• If your net worth is high enough that your estate would be taxed when you die, a will is likely going to be more expensive to execute than a trust largely due to the probate process.

    • A trust avoids probate entirely. Probate is a major deciding factor for many in whether they choose a will or trust. If you would prefer privacy or would like to ensure that your loved ones are not dealing with settling your estate for a long time, a trust may be the better option.

    • Probate is the process by which a will is settled. During probate, the will must be determined valid. Debts are then settled, and the remaining property is given to the beneficiaries.

    • It can take a very long time, and may grow to be very expensive. Once it’s settled, though, no more creditor claims can be made on your estate.

    • Probate is all public record. Anyone can look up the contents of your will, see who was a beneficiary, and what they got.

    If you’re sure you want a trust but aren’t sure whether to go with irrevocable or revocable, consider the following:

    • If you have considerable wealth in your estate (more than $13,610,000), an irrevocable life insurance trust will protect that amount from the 40% estate tax.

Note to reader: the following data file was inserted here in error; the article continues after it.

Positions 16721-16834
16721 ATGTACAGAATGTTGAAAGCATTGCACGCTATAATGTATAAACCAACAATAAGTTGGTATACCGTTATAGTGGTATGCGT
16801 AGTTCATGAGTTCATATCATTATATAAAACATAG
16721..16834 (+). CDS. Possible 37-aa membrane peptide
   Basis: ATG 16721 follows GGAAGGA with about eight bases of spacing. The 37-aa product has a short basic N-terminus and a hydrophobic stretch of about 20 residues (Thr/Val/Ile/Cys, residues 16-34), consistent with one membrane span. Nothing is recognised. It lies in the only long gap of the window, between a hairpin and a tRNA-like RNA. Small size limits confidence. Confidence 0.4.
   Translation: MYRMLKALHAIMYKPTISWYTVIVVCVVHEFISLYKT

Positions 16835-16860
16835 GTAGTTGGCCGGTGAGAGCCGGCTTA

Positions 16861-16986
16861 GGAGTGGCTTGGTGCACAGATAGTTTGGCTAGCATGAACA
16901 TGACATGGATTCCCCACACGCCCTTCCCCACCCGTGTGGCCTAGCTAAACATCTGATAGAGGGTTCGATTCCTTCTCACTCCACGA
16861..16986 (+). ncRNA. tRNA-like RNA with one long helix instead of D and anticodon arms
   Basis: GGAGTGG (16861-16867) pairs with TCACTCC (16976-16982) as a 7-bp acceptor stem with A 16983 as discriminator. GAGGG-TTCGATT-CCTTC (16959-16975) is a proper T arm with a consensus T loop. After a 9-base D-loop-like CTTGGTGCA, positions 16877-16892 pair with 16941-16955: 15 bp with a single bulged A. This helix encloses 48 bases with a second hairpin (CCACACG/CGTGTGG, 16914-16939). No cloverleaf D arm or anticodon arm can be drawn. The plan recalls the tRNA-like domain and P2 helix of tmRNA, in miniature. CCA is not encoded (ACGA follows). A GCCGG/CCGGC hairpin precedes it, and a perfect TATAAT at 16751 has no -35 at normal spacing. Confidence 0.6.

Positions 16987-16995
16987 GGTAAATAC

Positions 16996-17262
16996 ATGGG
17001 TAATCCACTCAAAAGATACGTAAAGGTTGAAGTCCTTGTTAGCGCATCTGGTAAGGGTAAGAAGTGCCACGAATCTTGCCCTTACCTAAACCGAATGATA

• If you have less than $13,610,000 in your estate, your estate will not be taxed. The major benefit of an irrevocable life insurance trust wouldn’t apply to you.

    • Because you are entirely forfeiting that amount of wealth to the trust, using an irrevocable trust can help you to qualify for Medicare.

    • If you do have an estate valued at $13,610,000 or more, consider just how much more. If the amount that must be reached before estate tax applies continues to increase, you could find yourself in a situation where the amount you placed in the trust would no longer be taxed. With an irrevocable trust, you would not be able to retrieve the amount or change the trust.

    How To Establish A Life Insurance Trust

    There are many affordable options to establish a trust online, but the best way to get a trust started is by contacting an estate or financial planning lawyer. Because the rules around the estate tax change frequently, an expert can help ensure that you are meeting your needs and that the many requirements for properly setting up a life insurance trust are met.

    Wrapping Up

    Overall, establishing a life insurance policy as a trust can be more beneficial for you and your loved ones than simply allowing it to pay out or be settled by a will. For a little bit of extra work now, you can ensure those you leave behind will have an easier time. What it comes down to is whether you go with a revocable or irrevocable trust, and that’s where the experts can help.

    Brent Roberts
    Brent Roberts
    Passionate about making benefits and insurance easy to grasp.